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U.S. Attorney General Loretta Lynch
U.S. Attorney General Loretta Lynch

U.S. Attorney General Loretta Lynch, making her first public remarks since being sworn into the post earlier this week, offered her condolences to the family of Freddie Gray on Wednesday and said that Justice Department officials had met with an injured police officer.

Lynch, who on Monday became the first African American female to lead the Justice Department, praised city leaders and residents for what appeared to be a de-escalation of violence on Tuesday following riots that broke out just 24 hours before.

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"I am heartened that the unrest seemed to ease last night and that members of the community are trying to come together to clean up their city," Lynch said at a rountable in Washington that was focused on cybersecurity. "I am hopeful that progress will continue in the coming days."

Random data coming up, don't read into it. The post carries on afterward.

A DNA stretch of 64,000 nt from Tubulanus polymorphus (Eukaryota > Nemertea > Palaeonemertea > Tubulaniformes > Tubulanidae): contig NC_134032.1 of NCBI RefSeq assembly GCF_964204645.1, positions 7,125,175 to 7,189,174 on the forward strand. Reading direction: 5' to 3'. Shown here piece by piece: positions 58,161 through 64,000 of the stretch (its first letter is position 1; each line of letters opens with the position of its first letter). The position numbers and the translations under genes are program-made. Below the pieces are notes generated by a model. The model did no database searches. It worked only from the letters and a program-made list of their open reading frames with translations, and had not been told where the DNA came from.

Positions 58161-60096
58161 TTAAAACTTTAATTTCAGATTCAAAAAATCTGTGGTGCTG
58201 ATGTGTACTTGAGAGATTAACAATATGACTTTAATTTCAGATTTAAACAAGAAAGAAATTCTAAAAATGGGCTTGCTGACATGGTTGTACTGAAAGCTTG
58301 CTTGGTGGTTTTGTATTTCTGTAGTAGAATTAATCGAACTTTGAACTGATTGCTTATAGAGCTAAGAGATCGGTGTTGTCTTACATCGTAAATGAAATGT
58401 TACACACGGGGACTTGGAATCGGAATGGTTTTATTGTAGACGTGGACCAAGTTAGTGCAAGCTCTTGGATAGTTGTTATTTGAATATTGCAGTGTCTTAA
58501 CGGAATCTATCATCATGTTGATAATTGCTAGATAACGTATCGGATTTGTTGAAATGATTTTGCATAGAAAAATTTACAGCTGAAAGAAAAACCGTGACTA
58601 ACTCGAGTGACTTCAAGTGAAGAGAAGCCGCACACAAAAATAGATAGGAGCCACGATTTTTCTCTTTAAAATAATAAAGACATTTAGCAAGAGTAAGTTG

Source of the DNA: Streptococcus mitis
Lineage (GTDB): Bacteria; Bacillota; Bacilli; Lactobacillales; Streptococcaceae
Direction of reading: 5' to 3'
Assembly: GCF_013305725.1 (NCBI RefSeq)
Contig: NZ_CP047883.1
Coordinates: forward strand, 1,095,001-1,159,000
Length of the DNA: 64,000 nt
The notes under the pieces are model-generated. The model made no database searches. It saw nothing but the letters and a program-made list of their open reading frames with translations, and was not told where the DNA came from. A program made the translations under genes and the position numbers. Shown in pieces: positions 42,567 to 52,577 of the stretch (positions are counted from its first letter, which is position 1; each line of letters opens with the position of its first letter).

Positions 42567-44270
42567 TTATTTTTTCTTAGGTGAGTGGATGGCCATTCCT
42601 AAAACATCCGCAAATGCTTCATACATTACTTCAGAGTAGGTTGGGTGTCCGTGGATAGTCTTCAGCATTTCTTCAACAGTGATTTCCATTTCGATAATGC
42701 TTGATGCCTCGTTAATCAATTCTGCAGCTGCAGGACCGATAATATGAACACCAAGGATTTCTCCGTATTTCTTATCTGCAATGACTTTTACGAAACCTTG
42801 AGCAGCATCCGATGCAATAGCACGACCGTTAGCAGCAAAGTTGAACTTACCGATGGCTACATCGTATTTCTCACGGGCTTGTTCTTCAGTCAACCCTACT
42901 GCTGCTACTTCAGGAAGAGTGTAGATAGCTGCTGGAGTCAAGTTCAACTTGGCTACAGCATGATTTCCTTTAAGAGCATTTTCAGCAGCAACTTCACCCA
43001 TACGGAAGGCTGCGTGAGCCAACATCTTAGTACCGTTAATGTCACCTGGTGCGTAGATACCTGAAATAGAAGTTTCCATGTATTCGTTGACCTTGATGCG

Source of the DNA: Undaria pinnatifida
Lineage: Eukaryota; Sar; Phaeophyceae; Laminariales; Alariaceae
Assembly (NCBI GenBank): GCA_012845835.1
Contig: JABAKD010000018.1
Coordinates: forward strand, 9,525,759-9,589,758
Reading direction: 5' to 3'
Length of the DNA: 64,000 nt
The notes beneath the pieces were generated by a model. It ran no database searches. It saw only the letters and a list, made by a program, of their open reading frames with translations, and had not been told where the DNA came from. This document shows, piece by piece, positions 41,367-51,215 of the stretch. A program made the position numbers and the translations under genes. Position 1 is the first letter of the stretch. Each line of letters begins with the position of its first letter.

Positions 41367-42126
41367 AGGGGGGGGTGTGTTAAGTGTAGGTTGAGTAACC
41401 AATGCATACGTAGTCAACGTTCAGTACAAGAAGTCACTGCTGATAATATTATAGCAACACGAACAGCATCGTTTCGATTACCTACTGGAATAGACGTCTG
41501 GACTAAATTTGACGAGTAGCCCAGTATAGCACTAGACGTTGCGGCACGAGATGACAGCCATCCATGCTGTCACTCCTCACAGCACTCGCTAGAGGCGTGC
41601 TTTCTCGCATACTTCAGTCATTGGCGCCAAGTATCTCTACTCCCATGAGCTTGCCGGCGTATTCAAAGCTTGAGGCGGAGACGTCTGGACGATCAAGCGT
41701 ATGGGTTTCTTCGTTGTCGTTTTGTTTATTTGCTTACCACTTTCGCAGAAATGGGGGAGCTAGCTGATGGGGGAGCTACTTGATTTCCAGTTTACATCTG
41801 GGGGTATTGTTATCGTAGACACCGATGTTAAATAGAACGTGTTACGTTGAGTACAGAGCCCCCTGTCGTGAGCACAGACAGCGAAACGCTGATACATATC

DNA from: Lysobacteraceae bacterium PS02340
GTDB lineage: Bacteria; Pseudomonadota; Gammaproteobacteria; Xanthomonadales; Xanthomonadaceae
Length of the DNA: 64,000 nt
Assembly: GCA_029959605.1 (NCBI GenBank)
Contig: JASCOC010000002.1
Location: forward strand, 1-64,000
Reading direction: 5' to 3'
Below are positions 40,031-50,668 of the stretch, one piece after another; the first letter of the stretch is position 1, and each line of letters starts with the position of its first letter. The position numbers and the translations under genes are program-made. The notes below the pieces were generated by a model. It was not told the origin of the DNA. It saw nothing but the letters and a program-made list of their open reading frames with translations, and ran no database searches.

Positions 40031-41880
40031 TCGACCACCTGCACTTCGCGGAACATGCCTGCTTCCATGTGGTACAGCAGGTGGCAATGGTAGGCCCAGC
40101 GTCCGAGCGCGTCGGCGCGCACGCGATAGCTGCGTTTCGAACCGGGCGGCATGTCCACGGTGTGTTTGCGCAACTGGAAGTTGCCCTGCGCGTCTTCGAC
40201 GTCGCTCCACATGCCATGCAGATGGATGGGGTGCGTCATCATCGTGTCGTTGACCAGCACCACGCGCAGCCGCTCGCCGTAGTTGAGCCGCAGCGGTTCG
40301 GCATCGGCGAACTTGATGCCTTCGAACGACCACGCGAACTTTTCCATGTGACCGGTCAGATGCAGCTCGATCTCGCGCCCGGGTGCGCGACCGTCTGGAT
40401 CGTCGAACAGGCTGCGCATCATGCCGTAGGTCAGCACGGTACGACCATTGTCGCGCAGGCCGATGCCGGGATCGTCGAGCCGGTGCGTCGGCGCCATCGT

Lynch, who spoke by phone with members of the state's congressional delegation on Tuesday, said officials with her department had visited with an officer Tuesday night who was injured in the violence. She did not provide any specifics of who that officer is or how he was injured.

"He seemed to be in good spirits," Lynch said she was told, "and I want to convey my best wishes for his speedy recovery."

Lynch has not yet traveled to Baltimore, but she has sent two officials from the department: Vanita Gupta, head of the Civil Rights Division, and Ronald Davis, director of the Community Oriented Policing Services (COPS) Office. The department is investigating the Gray case.

"I'd ask that we remember that Baltimore is more than just a symbol. Baltimore is a city; it is a great city; it is a beautiful city; it is one of our cities," Lynch said. "Like so many cities, Baltimore is struggling to balance great expectations and need with limited resources."

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